Our summer series focusing on baseball and softball is underway with Heads Up Baseball: Playing the Game One Pitch at a Time by Ken Ravizza and Tom Hanson. The book provides an introduction to the mental game, as well as workbook pages to directly apply the skills and tools to become a more Heads Up player right away! Our next blog will focus on incorporating a Heads Up mentality into pitching, hitting and fielding.
Pitching is a specialized skill within the sports of baseball and softball, and in many ways is more individualized than the rest of the game. According to Ravizza and Hanson, the single most important aspect of pitching is having the confidence to trust your pitch. There will be days you feel great and have your A-game, but there are going to be more days you don’t feel great and have your B or C game. Trusting your pitch will help you to make the most out of what you’ve got! This is easier said than done. Ravizza and Hanson describe three mental mistakes that are common for pitchers. Prayer Pitching is when a player shifts from knowing what spot they want to hit to hoping their opponent doesn’t get a hit. The lack of confidence then leads to a breakdown in mechanics and decreased velocity. Primal pitching happens when a pitcher tries to get out of a jam by throwing harder. Throwing harder typically doesn’t work because the player is out of control and rushing, which creates tension and frustration and the loss of ball control and movement. Perfect pitching is where a player tries to pitch perfectly and narrows their own strike zone to an impossible size, which will in turn create a lot of misses and walks. Instead, the pitchers job is to “hit the mitt” by being confident and focused on what you do have, rather than what you don’t!
Hitting is a difficult task. Even the best hitters succeed only three times out of ten, which means that they fail seventy percent of the time! Recognizing that hitting is difficult helps players be more realistic, work harder, and be less frustrated when they don’t get a hit. Ravizza and Hanson suggest hitters focus on Quality At-Bats, rather than their stats. Quality At-Bats help a player focus on what they can control instead of all of the things (i.e., pitcher, fielders, situation, umpire’s calls, weather) they can’t. Creating a Quality At-Bat check-list allows players to have more opportunities for success, like moving the runner, a sacrifice bunt, seeing a lot of pitches, or even getting a piece of a good pitch. Debriefing your quality rather than statistics after the at-bat is a more effective process than beating yourself up for not getting your result.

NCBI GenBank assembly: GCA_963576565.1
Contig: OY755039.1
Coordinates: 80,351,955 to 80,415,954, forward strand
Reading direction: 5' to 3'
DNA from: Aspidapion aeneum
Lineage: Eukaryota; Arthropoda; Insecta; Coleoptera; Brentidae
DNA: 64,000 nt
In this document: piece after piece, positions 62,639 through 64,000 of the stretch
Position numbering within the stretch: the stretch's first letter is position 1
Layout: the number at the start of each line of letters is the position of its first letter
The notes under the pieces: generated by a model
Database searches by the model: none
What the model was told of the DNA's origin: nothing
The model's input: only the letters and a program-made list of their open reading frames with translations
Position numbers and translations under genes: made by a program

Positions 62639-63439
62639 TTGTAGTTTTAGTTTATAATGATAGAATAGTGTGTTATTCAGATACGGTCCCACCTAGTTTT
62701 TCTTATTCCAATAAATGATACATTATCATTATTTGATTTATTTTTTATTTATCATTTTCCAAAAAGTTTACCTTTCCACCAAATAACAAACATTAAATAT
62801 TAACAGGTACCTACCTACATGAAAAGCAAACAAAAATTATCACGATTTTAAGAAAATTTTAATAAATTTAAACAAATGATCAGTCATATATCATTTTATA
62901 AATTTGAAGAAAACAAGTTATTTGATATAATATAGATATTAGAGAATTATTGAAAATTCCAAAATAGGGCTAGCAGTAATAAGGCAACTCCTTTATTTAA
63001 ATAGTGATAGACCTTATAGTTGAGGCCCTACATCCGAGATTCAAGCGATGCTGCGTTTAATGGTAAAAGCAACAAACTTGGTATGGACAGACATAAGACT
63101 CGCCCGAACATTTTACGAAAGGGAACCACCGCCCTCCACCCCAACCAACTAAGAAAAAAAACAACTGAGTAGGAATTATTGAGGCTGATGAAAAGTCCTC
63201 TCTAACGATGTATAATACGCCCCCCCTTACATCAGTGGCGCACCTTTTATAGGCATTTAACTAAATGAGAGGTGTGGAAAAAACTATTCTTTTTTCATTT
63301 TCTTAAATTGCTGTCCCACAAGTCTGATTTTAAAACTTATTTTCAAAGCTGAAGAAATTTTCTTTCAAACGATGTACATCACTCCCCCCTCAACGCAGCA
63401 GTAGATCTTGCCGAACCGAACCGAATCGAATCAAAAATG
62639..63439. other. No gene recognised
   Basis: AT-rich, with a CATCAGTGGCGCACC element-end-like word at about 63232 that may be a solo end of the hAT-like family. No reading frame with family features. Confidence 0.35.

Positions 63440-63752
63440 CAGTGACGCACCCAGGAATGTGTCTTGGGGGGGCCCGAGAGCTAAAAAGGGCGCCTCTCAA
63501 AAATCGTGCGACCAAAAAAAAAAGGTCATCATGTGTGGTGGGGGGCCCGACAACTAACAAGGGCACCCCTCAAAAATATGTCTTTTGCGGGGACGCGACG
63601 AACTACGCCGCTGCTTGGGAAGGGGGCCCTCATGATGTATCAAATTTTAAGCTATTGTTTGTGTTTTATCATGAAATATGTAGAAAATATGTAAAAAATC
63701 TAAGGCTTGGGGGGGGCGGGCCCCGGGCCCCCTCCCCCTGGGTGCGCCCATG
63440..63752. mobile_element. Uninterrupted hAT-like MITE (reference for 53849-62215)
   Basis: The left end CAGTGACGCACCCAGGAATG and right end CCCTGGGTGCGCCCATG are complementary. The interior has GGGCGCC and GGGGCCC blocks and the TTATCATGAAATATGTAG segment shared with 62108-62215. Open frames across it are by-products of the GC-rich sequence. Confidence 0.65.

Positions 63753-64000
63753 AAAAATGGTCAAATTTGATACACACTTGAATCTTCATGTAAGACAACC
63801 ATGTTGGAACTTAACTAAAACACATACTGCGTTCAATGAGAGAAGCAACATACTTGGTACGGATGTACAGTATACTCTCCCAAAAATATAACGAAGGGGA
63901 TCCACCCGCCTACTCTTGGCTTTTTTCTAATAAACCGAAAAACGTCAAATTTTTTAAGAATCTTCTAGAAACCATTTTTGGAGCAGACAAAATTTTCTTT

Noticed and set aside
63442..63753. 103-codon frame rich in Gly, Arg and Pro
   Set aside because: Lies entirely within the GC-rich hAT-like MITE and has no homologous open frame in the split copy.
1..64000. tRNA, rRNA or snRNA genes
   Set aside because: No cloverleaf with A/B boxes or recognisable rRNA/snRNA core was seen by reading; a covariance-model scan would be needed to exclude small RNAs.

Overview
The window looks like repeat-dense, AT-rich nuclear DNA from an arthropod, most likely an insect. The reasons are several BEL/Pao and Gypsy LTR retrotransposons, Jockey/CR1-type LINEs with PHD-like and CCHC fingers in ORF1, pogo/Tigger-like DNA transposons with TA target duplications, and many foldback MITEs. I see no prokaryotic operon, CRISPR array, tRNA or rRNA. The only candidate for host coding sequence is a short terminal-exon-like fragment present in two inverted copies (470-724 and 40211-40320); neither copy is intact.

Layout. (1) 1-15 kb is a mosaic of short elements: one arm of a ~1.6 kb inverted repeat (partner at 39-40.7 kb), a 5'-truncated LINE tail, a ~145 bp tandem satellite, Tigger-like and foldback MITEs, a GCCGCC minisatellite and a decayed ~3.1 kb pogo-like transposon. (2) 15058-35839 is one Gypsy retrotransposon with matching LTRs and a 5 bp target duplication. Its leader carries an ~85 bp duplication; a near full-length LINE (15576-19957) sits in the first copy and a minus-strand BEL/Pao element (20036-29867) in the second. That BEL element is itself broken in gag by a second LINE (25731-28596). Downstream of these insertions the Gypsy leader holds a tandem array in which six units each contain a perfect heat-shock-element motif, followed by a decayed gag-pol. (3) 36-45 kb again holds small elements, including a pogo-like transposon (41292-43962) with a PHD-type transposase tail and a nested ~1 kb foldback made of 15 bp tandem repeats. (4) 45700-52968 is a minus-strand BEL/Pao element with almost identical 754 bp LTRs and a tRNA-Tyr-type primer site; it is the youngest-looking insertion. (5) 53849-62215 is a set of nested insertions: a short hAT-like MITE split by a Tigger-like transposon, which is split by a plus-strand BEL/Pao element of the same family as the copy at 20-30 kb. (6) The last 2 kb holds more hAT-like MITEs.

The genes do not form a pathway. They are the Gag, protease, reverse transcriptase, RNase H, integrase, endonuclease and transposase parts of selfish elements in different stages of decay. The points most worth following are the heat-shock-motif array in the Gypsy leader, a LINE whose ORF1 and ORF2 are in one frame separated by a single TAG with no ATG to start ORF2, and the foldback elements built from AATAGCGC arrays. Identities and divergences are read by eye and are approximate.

Fielding and baserunning also have a major impact on the results of a game. The mentality needed for defense is “wanting the ball” versus hoping someone else gets the job done. A player that wants the ball is confident and aggressive, in comparison to the player that lacks focus and second guesses their positioning. Ravizza and Hanson discuss the enemy of fielders and baserunners to be boredom. If the player is not fully immersed in each pitch, they can miss a jump on a ball or get caught off base. The challenge is to be able to lock in for the pitch and then relax briefly in between pitches. Great defensive players know the situation and anticipate their reaction to the next play. And most importantly, they are able to let go of a mistake and refocus on the next play! Our module on Distraction Management can help you develop your own refocusing skills so you are ready for each pitch!
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